Tuesday, September 17, 2019 · 16 min read
Sound Power Level Measurement on a Notebook Computer
To ensure the health and safety of consumers and users, producers of almost any kind of machinery or device are required by regulations, e.g. the Noise and machinery directive of EU (2006/42/EC), to measure and declare the sound power of their products - anything from toys, printers and white goods to industrial tools and construction machinery. Sound Power is also used in engineering tasks such as product sound design.
This application note describes how to perform a sound power level measurement with the Dewesoft Sound Power solution. The object under test is a laptop computer, a standard notebook and the measurement is done according to ISO 3744 in a semi-anechoic chamber.
Sound power vs. sound pressure
Sound sources such as machinery radiate acoustic power, and this creates sound pressure. Sound pressure is the measurable effect, but sound power is the cause. Unlike sound pressure, sound power does not depend on the acoustics of the surroundings, the noise from other sources or a specific measuring position. Sound power is therefore useful to quantify the noise of a product.
Sound Power is defined as the total sound energy radiated by a sound source per unit of time, and the unit of measurement is the watt. The sound power of products (LW) needs to be measured to adhere to international standards and legislation. The sound power level is the preferred measurement as it is consistent, comparable, and more useful for noise control engineering – results are usually reported in dB.
Methods for the measurement of airborne noise emitted by information technology and telecommunications (ITT) equipment, such as the laptop, are specified in ISO 7779:2018 Acoustics — Measurement of airborne noise emitted by information technology and telecommunications equipment. A wide variety of methods have been applied by manufacturers and users to satisfy specific equipment or application needs. These diverse practices have, in many cases, made a comparison of noise emissions difficult. ISO 7779 simplifies such comparisons and is the basis for the declaration of the noise emission levels of ITT equipment.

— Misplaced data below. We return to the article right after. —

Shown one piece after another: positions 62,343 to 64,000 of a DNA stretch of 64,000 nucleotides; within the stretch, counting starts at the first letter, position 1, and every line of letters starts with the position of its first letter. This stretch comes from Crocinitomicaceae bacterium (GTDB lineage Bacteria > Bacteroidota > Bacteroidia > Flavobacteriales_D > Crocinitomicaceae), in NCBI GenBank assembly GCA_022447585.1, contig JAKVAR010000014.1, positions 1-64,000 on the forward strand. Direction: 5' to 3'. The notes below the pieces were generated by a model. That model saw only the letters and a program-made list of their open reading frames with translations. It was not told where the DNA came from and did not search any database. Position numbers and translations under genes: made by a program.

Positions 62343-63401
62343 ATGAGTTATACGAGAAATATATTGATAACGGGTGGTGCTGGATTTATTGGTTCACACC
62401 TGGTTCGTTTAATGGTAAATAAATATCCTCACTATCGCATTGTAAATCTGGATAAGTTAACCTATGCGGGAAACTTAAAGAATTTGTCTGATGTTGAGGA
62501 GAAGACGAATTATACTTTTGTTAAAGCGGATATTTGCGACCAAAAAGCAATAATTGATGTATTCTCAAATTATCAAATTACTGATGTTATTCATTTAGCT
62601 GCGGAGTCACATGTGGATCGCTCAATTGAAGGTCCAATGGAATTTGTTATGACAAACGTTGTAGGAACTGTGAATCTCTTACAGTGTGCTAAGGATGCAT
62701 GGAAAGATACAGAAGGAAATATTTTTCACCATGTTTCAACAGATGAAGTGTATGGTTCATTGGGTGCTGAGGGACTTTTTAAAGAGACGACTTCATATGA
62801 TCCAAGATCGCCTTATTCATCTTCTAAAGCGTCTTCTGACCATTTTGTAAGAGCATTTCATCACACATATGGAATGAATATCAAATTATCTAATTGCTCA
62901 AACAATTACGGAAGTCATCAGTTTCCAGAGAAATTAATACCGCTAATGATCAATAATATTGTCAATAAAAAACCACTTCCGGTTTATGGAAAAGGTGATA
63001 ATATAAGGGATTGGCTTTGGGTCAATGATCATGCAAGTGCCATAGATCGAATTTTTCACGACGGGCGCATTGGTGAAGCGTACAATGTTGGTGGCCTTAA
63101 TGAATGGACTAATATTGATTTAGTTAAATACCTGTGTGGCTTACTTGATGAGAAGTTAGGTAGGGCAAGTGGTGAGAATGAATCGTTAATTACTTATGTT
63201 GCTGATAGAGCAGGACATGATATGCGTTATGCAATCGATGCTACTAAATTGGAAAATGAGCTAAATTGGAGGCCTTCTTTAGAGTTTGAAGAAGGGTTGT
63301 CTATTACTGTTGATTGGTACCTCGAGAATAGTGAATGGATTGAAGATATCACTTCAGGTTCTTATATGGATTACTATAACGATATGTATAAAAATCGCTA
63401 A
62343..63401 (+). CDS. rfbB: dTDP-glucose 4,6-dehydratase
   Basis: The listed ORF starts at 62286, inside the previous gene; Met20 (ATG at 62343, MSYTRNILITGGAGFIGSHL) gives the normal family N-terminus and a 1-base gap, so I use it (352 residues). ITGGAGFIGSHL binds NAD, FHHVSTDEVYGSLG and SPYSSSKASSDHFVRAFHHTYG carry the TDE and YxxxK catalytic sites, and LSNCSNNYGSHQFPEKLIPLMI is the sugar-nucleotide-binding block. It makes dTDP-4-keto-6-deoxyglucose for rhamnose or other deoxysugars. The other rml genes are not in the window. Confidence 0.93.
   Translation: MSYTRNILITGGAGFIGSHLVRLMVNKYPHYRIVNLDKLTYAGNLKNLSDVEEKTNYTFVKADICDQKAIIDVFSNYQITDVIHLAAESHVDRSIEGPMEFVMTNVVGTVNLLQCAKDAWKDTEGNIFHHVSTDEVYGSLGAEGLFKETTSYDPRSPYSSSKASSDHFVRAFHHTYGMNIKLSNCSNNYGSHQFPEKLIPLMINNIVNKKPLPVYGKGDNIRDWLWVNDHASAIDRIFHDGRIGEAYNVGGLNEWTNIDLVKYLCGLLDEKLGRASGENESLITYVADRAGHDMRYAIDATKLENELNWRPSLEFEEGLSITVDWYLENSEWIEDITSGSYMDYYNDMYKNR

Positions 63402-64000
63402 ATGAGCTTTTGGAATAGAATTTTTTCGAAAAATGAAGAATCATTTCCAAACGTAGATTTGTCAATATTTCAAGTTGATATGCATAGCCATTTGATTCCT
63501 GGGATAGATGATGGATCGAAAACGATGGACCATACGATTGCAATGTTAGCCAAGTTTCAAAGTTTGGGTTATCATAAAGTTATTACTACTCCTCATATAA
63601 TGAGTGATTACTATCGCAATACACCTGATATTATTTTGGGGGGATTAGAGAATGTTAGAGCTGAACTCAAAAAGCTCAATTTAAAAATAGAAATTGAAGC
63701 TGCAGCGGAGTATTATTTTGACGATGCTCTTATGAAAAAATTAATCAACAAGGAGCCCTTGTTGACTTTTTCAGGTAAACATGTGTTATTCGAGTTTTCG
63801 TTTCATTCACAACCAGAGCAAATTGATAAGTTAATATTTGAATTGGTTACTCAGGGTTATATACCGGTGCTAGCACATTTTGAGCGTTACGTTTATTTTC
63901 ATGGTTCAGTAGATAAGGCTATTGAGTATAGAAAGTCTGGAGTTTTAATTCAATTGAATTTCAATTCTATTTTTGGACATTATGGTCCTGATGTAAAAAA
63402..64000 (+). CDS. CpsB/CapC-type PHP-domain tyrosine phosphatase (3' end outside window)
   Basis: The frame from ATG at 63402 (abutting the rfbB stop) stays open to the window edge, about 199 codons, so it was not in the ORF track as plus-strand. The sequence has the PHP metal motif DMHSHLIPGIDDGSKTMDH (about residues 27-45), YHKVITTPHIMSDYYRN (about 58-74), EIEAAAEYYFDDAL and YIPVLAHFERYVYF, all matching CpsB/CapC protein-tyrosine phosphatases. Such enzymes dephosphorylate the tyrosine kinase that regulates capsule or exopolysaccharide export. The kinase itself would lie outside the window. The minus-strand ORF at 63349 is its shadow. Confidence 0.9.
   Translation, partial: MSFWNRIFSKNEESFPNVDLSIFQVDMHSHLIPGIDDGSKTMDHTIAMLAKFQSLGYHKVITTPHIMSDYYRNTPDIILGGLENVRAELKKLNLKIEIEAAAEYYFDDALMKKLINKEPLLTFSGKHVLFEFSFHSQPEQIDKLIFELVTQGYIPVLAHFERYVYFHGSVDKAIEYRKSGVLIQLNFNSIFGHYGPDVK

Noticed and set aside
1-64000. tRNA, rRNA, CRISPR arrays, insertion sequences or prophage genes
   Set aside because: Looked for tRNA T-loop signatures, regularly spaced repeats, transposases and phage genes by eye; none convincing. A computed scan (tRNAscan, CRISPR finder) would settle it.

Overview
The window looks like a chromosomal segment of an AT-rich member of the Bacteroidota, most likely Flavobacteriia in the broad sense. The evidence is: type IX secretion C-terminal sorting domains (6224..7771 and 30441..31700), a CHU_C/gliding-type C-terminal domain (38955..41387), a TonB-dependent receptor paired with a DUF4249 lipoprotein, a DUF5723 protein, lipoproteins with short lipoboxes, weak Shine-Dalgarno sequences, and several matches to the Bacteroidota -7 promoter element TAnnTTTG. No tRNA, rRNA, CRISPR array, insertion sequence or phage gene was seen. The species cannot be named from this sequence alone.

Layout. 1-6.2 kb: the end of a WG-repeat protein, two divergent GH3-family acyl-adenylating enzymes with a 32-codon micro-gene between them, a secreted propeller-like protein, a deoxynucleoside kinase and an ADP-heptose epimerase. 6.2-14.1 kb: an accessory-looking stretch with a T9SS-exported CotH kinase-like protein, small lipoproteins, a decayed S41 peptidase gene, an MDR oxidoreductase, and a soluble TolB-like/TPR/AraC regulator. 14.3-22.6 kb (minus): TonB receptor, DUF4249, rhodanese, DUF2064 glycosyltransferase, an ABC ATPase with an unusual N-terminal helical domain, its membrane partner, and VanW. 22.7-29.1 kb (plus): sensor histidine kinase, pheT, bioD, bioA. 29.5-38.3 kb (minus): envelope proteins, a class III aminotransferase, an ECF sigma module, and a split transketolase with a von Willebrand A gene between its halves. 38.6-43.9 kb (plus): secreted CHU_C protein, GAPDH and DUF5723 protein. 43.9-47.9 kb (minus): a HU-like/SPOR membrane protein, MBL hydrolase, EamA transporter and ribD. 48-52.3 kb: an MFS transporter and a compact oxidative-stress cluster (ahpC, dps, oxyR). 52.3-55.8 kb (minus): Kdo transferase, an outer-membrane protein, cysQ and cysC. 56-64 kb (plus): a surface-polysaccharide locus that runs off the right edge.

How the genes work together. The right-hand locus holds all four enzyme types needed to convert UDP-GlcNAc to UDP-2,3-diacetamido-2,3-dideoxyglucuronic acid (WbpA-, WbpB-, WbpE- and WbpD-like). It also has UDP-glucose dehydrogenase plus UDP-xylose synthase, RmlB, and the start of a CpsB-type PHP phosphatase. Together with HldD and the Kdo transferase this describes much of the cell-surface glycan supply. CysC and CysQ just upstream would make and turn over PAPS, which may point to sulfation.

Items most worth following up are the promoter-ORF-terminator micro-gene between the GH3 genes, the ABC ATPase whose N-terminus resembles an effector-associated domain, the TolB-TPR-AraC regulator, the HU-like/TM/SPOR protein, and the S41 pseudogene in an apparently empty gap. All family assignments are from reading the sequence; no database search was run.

The standard used for the declaration of acoustic noise emissions of IT equipment is the ISO 9296:2017 Acoustics – Declared noise emission values of computer and business equipment. This standard applies to information technology and telecommunications equipment and specifies:
for a batch of equipment, the method for determining the values,
the declared mean A-weighted sound power level (LWA,m);
the declared mean A-weighted emission sound pressure level (LpA,m);
the statistical adder for verification (Kv);
the statistical upper-limit A-weighted sound power level (LWA,c);
how acoustical and product information is to be supplied to users,
the method for verifying the noise emission values that are declared.
Three basic noise emission standards for the determination of the sound power levels are specified in order to avoid undue restrictions on existing facilities and experience. ISO 3741 specifies comparison measurements in a reverberation test room; ISO 3744 and ISO 3745 specify measurements in an essentially free field over a reflecting plane. Any of these three basic noise emission standards can be selected and used exclusively in accordance with this document when determining the sound power levels of a machine.